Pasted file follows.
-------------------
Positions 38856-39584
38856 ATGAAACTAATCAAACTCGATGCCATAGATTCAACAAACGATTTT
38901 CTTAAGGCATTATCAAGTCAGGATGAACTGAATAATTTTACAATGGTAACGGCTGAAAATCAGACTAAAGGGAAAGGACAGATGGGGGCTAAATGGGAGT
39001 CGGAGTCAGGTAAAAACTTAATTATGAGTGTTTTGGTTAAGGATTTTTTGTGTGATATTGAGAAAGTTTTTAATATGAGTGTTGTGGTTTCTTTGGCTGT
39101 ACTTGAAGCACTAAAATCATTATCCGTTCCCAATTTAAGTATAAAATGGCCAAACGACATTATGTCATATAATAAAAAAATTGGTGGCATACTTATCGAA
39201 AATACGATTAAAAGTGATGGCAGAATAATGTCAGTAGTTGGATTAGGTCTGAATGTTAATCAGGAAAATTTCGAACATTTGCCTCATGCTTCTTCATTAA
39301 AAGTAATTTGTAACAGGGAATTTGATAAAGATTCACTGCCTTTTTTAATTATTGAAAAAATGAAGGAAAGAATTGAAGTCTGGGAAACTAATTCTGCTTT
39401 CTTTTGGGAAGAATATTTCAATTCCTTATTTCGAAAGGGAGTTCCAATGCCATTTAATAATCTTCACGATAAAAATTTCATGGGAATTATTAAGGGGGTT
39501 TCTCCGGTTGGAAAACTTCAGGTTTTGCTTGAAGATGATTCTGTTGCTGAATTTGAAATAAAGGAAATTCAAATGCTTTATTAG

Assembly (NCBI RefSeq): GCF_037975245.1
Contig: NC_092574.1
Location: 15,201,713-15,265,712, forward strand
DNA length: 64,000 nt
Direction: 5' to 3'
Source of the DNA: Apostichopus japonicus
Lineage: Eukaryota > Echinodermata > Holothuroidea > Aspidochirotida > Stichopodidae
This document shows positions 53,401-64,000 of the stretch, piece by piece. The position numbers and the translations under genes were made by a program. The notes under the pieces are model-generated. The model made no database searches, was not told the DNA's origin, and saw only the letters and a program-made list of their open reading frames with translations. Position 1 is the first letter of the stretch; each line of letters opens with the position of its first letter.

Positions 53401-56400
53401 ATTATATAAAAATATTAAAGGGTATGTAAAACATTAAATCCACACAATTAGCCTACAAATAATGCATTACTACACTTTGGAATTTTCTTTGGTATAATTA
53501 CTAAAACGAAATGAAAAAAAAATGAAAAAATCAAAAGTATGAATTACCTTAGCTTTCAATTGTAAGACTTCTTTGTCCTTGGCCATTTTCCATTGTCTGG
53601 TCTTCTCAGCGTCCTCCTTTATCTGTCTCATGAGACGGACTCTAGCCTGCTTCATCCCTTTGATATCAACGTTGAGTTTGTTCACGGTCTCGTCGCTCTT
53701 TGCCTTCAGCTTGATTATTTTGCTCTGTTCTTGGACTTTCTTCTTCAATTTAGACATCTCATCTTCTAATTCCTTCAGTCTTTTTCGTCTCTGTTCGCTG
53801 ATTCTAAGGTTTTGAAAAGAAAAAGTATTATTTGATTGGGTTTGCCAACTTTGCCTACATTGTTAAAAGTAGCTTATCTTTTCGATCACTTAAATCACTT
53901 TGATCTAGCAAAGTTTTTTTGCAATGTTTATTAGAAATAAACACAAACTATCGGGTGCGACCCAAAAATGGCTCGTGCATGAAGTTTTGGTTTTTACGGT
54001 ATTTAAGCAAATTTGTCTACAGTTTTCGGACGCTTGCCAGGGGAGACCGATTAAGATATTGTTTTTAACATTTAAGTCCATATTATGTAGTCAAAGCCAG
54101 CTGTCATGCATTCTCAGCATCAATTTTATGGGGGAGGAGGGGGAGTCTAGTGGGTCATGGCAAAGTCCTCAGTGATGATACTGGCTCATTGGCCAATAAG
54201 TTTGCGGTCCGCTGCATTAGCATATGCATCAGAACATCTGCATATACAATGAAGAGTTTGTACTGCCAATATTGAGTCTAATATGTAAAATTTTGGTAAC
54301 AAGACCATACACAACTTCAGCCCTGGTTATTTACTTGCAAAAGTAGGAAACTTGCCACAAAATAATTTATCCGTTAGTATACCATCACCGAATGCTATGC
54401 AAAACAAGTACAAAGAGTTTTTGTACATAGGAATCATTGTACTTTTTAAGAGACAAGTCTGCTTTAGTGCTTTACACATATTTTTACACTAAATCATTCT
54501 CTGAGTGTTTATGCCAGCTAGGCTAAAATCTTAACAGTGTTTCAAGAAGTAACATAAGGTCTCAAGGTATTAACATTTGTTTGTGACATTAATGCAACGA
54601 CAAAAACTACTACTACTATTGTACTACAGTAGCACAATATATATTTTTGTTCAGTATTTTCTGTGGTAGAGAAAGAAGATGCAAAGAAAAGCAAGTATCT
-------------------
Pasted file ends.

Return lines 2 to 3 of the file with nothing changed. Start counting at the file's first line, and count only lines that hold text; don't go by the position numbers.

38856 ATGAAACTAATCAAACTCGATGCCATAGATTCAACAAACGATTTT
38901 CTTAAGGCATTATCAAGTCAGGATGAACTGAATAATTTTACAATGGTAACGGCTGAAAATCAGACTAAAGGGAAAGGACAGATGGGGGCTAAATGGGAGT